Monday, March 10, 2008

Bondsman Slain

James W. Woolfolk III finally had found his calling.

After years of working at the family's restaurant and in the construction industry, Woolfolk started a bail-bonding business in Feburary 2007 with his brother, Kermit.

"He loved it," Kermit Woolfolk said. "He really loved to do the pickups. I don't know if it was the thrill of the chase or what."

One of those pickups led him in the predawn hours Thursday to a house in the 2300 block of Joplin Avenue in South Richmond, a working-class neighborhood just off Jefferson Davis Highway. He was looking for a man wanted on a felony warrant for failing to appear in court on drug and other charges.

James Woolfolk never made it out of that house alive, a grisly turn of events that now weighs heavily on his brother's mind. Kermit Woolfolk had been invited to go along, but he had other business that needed attention.

Richmond police reported to the brick-and-frame rancher at 2:22 a.m. and found Woolfolk, 39, shot to death.

Woolfolk is the first bail bondsman killed in the line of duty in Virginia in the memory of people in the business.

"I don't remember it ever happening in Virginia," said Carl D. Armstrong, president of the Virginia Bondsmen's Association and a member of the state advisory board for private security services.

Bondsmen acknowledge the inherent danger in their business, and a scan of newspaper sources showed at least one killing of a bondsman last year in Miami.

Two others -- one in Tennessee and one in North Carolina -- were killed in the line of duty in 2002. But such cases appear to be rare.

James Elbert Carr, the man Richmond police believe was responsible for Thursday morning's shooting -- and the man Woolfolk was tracking -- surrendered several hours later after police said he held seven people hostage in a house several blocks from the shooting scene and about a block from an elementary school.

Carr, 20, will appear today in Richmond General District Court in Manchester to be arraigned on a murder charge.

He had been arrested in January on a felony drug-possession charge and three misdemeanor charges. He was released on bond on those charges but failed to appear in court Feb. 20.

Woolfolk was attempting to arrest Carr to make the bond good. The warrant listed the house on Joplin Avenue as Carr's home address. A law-enforcement source said Woolfolk was alone when he entered the house, and he was allowed into the dwelling without force.

. . .

Kermit Woolfolk said when he and his brother started Woolfolk's Bail Bonding, James worked full time. Kermit kept his night-shift job at a manufacturing plant and helped James during his off hours.

Kermit Woolfolk is haunted by his last conversation with his brother, who called Wednesday evening before he went looking for Carr.

"He asked me what time I got off work and if I wanted to go with him on a pickup," Kermit recalled.

But Kermit had two other bonding cases to attend to, so James Woolfolk -- 6-foot-4 and solidly built -- went to Joplin Avenue without his brother.

"I guess he wanted me to go along with him," Kermit said softly, wiping away tears.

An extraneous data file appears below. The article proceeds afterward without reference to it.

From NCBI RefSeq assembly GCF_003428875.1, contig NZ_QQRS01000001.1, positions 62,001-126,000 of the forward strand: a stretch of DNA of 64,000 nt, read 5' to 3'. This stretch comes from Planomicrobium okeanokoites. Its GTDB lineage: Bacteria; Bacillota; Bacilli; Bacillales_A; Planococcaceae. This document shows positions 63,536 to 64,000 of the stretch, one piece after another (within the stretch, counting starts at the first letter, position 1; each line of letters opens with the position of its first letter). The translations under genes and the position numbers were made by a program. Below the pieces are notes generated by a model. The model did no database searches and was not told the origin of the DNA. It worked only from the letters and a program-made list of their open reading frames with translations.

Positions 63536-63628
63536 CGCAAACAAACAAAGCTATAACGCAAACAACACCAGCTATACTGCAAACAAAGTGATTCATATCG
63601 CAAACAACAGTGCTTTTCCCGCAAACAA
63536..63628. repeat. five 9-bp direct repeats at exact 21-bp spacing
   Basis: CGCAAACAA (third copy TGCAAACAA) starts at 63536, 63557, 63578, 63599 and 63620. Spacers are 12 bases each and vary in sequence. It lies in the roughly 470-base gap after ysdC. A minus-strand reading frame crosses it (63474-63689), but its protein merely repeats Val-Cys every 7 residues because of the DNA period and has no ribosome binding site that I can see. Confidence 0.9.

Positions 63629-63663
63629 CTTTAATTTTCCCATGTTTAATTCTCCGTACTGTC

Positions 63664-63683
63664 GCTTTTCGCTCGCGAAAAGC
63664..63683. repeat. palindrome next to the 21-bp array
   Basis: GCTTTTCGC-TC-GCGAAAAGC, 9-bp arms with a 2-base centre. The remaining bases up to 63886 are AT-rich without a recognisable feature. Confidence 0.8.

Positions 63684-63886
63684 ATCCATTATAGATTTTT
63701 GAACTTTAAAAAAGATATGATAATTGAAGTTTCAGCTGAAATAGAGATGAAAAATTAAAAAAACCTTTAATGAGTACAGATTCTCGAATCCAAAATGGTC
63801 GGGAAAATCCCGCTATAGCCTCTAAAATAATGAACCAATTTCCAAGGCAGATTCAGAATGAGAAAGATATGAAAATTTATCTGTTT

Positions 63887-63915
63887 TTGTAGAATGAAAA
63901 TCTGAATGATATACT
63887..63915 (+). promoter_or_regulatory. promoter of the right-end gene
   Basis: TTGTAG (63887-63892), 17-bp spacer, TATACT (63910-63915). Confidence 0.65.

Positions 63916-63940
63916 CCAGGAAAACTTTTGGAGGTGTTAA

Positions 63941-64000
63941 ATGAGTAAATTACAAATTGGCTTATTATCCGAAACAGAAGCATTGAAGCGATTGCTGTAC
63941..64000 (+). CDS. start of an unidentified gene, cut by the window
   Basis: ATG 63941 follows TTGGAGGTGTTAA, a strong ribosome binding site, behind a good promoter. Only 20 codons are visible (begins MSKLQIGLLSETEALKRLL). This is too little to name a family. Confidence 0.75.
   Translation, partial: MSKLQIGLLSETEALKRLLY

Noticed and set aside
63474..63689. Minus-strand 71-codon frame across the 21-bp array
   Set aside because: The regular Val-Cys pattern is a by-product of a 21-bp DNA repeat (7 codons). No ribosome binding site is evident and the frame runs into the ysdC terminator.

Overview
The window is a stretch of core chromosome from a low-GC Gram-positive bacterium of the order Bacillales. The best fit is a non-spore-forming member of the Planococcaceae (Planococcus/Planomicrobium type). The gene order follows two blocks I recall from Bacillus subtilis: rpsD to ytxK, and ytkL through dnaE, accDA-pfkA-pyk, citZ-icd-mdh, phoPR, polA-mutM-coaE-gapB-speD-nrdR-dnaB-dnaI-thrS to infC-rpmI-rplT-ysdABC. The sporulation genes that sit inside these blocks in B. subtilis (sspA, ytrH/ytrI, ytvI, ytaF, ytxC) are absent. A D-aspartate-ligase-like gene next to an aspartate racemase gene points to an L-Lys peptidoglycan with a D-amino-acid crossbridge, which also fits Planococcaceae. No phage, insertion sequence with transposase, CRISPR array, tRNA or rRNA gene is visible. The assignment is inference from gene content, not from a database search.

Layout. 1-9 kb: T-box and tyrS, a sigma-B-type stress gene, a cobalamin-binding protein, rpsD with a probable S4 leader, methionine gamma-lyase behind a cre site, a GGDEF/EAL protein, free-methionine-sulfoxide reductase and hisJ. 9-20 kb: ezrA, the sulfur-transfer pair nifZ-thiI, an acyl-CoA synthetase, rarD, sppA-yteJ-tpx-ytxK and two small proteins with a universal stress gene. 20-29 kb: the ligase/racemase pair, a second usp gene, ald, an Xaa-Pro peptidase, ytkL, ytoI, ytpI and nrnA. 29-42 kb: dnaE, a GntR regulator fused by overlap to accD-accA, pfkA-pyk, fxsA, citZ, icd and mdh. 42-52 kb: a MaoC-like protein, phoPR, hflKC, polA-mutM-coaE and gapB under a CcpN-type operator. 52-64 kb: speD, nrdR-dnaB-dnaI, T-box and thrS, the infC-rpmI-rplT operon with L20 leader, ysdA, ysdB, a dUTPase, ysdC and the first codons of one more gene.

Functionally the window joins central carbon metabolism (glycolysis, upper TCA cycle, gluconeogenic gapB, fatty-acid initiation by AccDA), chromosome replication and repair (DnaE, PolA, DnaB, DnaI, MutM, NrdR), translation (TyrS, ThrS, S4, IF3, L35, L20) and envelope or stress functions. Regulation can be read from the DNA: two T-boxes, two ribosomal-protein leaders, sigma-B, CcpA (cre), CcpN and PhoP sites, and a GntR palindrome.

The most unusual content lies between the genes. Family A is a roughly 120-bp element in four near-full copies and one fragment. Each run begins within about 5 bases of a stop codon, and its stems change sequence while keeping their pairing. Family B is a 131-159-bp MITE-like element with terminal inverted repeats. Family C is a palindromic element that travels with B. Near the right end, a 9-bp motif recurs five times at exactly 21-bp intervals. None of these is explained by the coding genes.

Nothing in state law requires a bondsman to be accompanied in apprehending someone who has skipped bail, but it is standard practice.

"You just don't do it by yourself," said Armstrong, a bondsman for more than 20 years who works for Duvall Bonding Inc. in Fairfax County.

The Virginia Department of Criminal Justice Services will investigate Woolfolk's death and whether he operated within the rules established by the state since it began regulating the bail-bond business almost three years ago.

. . .

The homicide investigation turned into a hostage standoff just after dawn Thursday, when police used a tip to track Carr to a relative's house a few blocks away in the 1800 block of Joplin, near Oak Grove Elementary School.

Police said Carr was holding four small children and three adults hostage in the house.

They surrounded the house, cordoned off the area for blocks around, and prompted the school to delay opening.

Children walking toward school were sent home. School buses were diverted to the Arthur Ashe Center.

Police began talking with Carr around 6:30 a.m., and he surrendered about 8:10 a.m. Police recovered a gun from the scene.

"They did a terrific job of locating him and getting him into custody without incident," said Chief Deputy Commonwealth's Attorney Matthew P. Geary, who will prosecute the murder case against Carr.

Woolfolk was a graduate of John F. Kennedy High School in Richmond and was taking classes at Saint Paul's College in Lawrenceville, said Alicia Rasin, a family spokeswoman who has known the Woolfolk family for years.

Woolfolk is survived by a 14-year-old daughter.

He had worked at Woolfolk & Sons Seafood Restaurant, which his family has operated for more than 30 years on Mechanicsville Turnpike. He also had worked in the plastering business with his father James W. Woolfolk Jr., who also had served as a bail bondsman.

A few hours after Carr's arrest, Kermit Woolfolk sat in a television room of his Chesterfield County home and struggled to find the right words as he recalled his brother and business partner. "Just a great person," Woolfolk said. "Everybody loved him."

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